Understanding medical terminology can make all the difference in critical health situations. And while understanding medical language is serious business for care providers, learning medical terminology can actually be a thought-provoking, interesting crash course in the history and development of language and parts of speech.
For those who are new to, or are looking to enter the medical field, having a firm grasp on medical verbiage, roots and meanings can give you a leg up as you continue your studies and progress in your career. To get you started, here is our introductory guide to medical terminology, which will serve as a solid foundation as you work to diversify and enhance your medical language skills.
Medical terminology refers to the words and language used specifically in the medical and health fields. The proper definition describes medical terminology as language used to describe anatomical structures, procedures, conditions, processes and treatments in the medical field.
While memorizing terms across that many disciplines might seem impossible, medical language can be simplified when you understand that nearly all medical terms can be broken down into three parts: the prefix, the root and the suffix.
Medical terminology is the linguistic foundation on which the entire healthcare system is built. Because physicians are trained at varying universities and complete their training across different hospitals and disciplines and geographies, having a singular medical terminology system ensures that effective care is delivered while reducing the potential for miscommunication.
Studies show that a standardized medical terminology system can improve overall hospital operations — both in terms of data and clinical applications of such data. A second report found that medical terminology and the usage of structured reporting can improve the usage of medical information in secondary activities, such as research, public health and case studies. This not only will help make research efforts more efficient, it will likely result in better outcomes for patients and medical innovation.
Additional benefits of standardized medical terminology include:
Taking a medical terminology course is a great first step to equip you with the skills and knowledge you’ll need to be successful.
half (one side)
two | three | four
bi- | tri- | qua(dr/r/t)-
Time or Speed
pro-, pre-, ante-
time, long time
Location or Relationship
out of, outside
Function or Quality
not working correctly
A lot of medical terms get their roots from Latin and ancient Greek language, much like many words in the English and romance languages. Here are some of the most common medical root words healthcare providers must know.
Heart and Circulatory
Bones and Muscles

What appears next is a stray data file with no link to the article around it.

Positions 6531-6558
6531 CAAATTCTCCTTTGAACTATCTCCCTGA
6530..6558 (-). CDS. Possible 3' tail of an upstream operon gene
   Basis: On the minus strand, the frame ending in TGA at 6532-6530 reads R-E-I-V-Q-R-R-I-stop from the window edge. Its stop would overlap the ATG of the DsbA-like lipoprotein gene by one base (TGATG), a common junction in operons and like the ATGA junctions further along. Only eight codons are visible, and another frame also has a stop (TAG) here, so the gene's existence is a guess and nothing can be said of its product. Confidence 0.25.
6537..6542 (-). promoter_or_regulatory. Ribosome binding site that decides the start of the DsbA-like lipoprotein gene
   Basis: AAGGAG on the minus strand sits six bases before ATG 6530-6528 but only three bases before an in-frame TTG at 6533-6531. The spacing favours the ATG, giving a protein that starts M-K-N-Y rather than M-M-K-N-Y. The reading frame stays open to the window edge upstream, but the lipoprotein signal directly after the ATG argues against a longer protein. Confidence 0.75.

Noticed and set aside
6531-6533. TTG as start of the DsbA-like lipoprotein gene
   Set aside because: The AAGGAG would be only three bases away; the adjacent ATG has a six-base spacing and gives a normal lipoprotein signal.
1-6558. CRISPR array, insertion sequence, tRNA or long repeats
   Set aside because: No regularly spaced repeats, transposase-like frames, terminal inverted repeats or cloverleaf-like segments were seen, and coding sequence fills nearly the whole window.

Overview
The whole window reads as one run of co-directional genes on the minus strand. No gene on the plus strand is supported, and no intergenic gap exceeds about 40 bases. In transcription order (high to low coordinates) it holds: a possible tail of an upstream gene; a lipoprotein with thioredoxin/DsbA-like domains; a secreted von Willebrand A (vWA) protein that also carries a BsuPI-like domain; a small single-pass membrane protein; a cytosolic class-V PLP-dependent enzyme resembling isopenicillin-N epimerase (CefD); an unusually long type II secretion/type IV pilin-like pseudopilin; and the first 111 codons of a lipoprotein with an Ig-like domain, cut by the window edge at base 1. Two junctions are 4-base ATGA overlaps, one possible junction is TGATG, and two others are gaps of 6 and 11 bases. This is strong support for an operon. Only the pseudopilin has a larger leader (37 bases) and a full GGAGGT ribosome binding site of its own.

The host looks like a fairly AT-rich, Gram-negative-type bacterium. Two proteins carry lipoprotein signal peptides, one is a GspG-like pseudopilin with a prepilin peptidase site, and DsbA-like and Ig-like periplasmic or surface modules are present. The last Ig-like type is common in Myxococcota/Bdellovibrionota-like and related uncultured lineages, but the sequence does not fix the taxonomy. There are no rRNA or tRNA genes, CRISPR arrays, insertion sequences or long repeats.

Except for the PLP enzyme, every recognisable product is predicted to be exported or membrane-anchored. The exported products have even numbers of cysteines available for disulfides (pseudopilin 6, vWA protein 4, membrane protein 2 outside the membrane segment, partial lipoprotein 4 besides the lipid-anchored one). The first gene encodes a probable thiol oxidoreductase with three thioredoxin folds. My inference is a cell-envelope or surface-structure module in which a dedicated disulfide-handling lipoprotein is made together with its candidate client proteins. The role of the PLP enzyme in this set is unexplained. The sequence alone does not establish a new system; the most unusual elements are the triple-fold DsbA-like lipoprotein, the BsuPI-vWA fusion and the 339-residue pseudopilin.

intestine (usually small)
Other Common Roots
The last ingredient in a medical term is likely the suffix, which provides more specifics about the term’s application. Here are just a few of the most important medical suffixes to know.
Basic Noun and Adjective Suffixes
-a, -e, -um, -is
-ia, -ism, -sis, -y
-iatry, -iatrics, -ics
-ac, -ar(y), -(e/i)al, -ic(al), -ior, -ory, -ous, -tic
Tests and Procedures
making a picture
Pathology or Function
blood (condition of)
condition or disease
Just as you would with any new skill, expanding your vocabulary and learning medical terminology takes practice, practice, practice. To assist you during your studies, we’ve rounded up some helpful resources and study tools focused on medical terminology.
No matter what resource you turn to, we recommend starting with the Medical Terminology course from the University of San Diego. This online, self-paced course allows you to immerse yourself in the world of medical language in a way that works for you and your schedule. Participants in this course gain a deep understanding of important medical, diagnostic and laboratory abbreviations and terms they will need throughout their medical careers. To learn more about this course or any of our healthcare programs, please contact us.
This course has a maximum of six (6) months from the date of enrollment to complete the course. Students are recommended to allocate a minimum of two weeks (14 calendar days) per semester unit to complete a course; this time frame allows for instructor interaction and feedback between assignments.
This course is taught in an online Learning Management System. Students will be provided access information upon registration.
Once all course work is submitted, a final grade is submitted by the instructor. The grade is then approved by the office and posted. Once a final grade is posted, official transcripts can be requested — learn more about transcript requests here.
The textbook set for this course should be purchased directly from the publisher.
Improve your medical terminology, mental health, and more with 100% online courses.